In the past 30 days, 30 local bike shops closed their doors in the US. One such shop is our neighbor, Passion Trail in Belmont. This isn’t one less competitor; rather, this is one fewer place making cycling convenient and fun for local residents. We’ll soon be losing another, Calmar in Santa Clara. Both great shops, and both closing their doors because climbing rents, the high cost of living here and reduced support from suppliers made it impossible to continue.
We’re proud of the fact that we’ve been your local bike shop for 37 years, and that the next generation of my family plans to carry on the tradition. Our goal will always be the same- to make sure a bike you get from us is never one more thing in the garage that seemed like a good idea at the time, but rather something you can’t walk past without wanting to get out on a ride! That’s served us well in the past, and we hope it continues to in the years ahead. And my very best wishes for the adventures ahead for those who have left this business.
I’m sure they’re going to be telling me how great it is to have more time to ride, how nice it is not to be working 70 hours/week, and that their hair is growing back. I’ll be envious but also a bit skeptical (at least the part about the hair growing back anyway). I’ll bet they’re going to be missing their customers more than they admit. Given a better environment for the small local business, I’ll bet they’d still be around, still keeping cyclists on their bikes, still making sure, like us, that people discover that life does, indeed, go by at just the right speed on a bike. –Mike Jacoubowsky, Partner, Chain Reaction Bicycles
Ah, the indignities suffered by the 60 year old male! Actually, most probably don’t get to go through a cardiac stress test unless there’s likely an issue, and unfortunately, some don’t discover they should have until they’ve permanently rented an underground residence. I don’t plan to be that guy.
Far as I knew I didn’t have any heart issues, but this was one more stop along the path of trying to figure out why I’ve got the breathing issues I do. Since there is a very direct linkage between pulmonary (lung) and cardiac (heart) performance, this was the final test needed to show if there was something about my heart that might be the root cause of things. I’d previously had a fairly extensive mapping of my heart done using sonography and know all sorts of scary-sounding but OK things about my body’s most-important muscle.
I was a bit concerned how I’d do on the test, since my riding’s been limited lately and the past 4 days were spent in Phoenix at a bike industry gig, where I ate too much bad food and the only exercise I got was yesterday morning when I finally talked myself into checking out the hotel’s fitness room. There I got to face all sorts of unfamiliar DETs (devices of torture) being used by people who knew what they were doing. That last part- people knowing what they were doing there- was a problem. It might have been nice, the day before my stress test, to find out how a treadmill actually works, but there was no way to “play” with one without revealing the truth- that I didn’t know how a treadmill worked. That’s right, I’ve never been on one before. Oh sure, metaphorically, I’ve been on the endless treadmill of life for a very long time!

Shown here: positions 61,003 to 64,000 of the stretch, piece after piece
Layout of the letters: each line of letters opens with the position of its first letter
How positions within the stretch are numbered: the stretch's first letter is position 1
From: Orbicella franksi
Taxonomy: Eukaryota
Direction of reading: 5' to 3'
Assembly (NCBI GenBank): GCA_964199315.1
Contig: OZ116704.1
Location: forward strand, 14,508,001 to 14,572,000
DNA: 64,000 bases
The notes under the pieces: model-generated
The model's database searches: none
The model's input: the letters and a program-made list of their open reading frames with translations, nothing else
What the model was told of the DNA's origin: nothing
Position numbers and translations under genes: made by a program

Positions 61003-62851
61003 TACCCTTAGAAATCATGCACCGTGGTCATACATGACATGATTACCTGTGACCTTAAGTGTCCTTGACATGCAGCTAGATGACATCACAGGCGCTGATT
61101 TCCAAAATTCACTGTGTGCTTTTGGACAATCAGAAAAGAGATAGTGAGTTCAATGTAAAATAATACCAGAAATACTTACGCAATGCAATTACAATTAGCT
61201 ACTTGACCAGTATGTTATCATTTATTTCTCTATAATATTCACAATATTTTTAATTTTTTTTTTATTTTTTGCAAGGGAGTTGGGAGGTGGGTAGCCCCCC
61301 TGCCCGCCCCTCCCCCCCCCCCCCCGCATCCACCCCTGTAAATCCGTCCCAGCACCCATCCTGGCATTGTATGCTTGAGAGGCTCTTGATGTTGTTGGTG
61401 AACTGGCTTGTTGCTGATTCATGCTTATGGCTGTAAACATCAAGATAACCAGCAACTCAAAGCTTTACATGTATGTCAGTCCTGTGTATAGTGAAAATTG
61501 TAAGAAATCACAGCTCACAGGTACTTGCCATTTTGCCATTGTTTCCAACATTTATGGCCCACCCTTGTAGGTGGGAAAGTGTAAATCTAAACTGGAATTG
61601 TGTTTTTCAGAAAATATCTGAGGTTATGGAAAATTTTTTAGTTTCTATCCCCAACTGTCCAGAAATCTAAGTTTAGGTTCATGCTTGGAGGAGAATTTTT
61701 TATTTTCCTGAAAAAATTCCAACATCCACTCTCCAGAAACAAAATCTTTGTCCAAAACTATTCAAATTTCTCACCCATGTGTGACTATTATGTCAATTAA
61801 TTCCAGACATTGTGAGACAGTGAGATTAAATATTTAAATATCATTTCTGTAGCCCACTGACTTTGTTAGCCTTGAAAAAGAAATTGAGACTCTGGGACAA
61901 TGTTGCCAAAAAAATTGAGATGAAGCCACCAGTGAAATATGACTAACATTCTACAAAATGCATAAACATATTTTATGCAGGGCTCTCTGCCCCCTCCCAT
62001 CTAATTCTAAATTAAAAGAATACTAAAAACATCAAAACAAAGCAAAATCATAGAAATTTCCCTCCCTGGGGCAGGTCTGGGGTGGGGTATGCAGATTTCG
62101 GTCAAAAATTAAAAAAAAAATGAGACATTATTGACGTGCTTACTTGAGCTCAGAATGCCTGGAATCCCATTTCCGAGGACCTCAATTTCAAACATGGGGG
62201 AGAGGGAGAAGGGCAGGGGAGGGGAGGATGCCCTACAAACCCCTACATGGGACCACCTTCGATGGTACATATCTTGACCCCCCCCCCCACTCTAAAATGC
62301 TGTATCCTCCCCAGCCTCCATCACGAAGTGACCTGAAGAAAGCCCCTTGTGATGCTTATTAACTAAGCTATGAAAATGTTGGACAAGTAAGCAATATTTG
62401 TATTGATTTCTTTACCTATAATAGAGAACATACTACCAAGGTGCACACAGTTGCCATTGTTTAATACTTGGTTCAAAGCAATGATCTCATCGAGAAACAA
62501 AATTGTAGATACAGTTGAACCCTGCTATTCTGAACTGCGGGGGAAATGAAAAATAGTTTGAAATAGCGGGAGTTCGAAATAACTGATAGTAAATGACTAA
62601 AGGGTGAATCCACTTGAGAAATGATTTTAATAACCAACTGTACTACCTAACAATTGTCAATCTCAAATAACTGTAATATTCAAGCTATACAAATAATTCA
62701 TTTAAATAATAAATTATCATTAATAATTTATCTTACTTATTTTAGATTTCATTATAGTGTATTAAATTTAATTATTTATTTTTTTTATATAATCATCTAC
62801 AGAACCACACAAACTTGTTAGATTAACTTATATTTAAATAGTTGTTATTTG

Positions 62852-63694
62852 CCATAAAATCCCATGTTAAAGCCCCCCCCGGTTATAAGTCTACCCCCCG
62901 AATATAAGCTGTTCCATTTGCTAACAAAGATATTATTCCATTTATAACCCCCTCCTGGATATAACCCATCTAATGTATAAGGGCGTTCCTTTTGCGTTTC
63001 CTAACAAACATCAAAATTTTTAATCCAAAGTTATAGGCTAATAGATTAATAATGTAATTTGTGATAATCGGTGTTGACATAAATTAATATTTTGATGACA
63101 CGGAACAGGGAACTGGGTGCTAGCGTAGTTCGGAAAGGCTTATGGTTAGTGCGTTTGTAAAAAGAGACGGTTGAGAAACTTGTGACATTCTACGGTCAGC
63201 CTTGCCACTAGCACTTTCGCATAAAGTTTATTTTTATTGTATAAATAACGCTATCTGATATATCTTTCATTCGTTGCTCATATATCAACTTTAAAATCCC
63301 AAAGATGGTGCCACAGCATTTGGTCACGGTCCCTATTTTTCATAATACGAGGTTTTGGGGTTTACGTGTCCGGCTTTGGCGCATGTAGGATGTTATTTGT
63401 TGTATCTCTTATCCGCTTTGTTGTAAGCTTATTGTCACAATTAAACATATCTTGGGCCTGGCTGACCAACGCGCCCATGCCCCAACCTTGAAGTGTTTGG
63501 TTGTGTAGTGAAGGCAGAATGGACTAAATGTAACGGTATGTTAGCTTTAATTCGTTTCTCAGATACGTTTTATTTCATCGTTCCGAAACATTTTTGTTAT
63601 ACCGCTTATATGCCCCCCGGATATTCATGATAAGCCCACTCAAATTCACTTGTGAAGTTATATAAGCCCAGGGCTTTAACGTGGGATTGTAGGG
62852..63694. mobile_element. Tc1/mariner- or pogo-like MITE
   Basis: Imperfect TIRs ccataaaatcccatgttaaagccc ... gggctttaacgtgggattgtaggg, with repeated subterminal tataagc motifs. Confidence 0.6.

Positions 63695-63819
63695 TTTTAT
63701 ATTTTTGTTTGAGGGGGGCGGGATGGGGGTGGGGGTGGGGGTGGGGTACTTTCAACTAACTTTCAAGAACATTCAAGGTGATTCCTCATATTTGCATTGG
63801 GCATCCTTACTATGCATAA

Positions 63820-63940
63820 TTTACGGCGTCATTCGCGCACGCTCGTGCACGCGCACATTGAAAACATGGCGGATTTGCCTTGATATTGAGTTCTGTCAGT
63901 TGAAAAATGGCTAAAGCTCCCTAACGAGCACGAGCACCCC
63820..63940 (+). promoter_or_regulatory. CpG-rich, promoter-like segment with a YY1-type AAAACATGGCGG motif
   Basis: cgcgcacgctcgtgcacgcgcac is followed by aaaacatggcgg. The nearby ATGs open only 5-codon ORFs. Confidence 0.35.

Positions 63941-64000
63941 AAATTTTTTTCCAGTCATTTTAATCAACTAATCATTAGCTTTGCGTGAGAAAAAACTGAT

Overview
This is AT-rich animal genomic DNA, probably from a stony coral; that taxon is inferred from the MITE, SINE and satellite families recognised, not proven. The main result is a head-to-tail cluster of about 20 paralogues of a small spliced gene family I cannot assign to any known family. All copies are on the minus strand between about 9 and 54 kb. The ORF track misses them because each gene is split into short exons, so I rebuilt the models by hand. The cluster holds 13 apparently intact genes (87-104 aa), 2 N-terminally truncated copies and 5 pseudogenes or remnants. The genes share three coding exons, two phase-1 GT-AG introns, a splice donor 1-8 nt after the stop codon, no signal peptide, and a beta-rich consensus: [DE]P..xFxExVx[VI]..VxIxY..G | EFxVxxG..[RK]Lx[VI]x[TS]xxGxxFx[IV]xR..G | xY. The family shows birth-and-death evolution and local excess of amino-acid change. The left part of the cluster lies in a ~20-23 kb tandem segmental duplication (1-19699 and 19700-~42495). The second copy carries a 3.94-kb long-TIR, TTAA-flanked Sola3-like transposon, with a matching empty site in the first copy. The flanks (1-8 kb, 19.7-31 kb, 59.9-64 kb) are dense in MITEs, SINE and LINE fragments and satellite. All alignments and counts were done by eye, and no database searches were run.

So instead of using a treadmill, I opted for a recumbent-style exercise bike complete with video screen and computer-controlled pedal resistance. IT WAS NOT AT ALL LIKE YOUR OWN BIKE ON A WHAOO KICKR!!! In fact, I quickly realized I needed to set an amount of time that I would be tortured and head for that goal. The seating position was not comfortable at all; I had to literally push myself up off of it with my hands from time to time. And worse, there was no display of wattage! Just variable resistance that changed with grade and a hand control. Nice images of climbing the Col de Columbiere in France though. But if I’d had any guts (meaning, willingness to really embarrass myself by asking someone how to use a simple treadmill), I would have been better prepared for this morning’s test.
Stress? How about trying to get home from Phoenix at a reasonable hour when flights are being delayed due to low visibility at SFO? 10pm arrival home changed to about 11:30pm. Could have been worse.
Worse? How about having a stress test at the exact same time as the inauguration?
Even worse? How about having to pass by your favorite coffee place because you’re not allowed to eat or drink two hours before the test? The flip side of that is knowing there’s a reward at the end. Assuming you pass the stress test. Otherwise you might be getting fed your non-drug-of-choice through an IV while someone’s reworking your heart’s plumbing.
As it turned out, everything’s just fine with the heart. Better than fine. Even the blood pressure was good. The doc was probably in that “So why were you scheduled for this?” mode. I’m almost sure of it, because after saying that everything looked great, he mentioned the only way to check further would be with a catheter and some more extremely-invasive stuff. At that point I’m wondering if he’s testing to see if I’m paranoid and looking for things that don’t exist.
So yes mom, I’m fine, better than fine actually. Just still working on fixing the breathing issue, which might simply need a different set of asthma meds.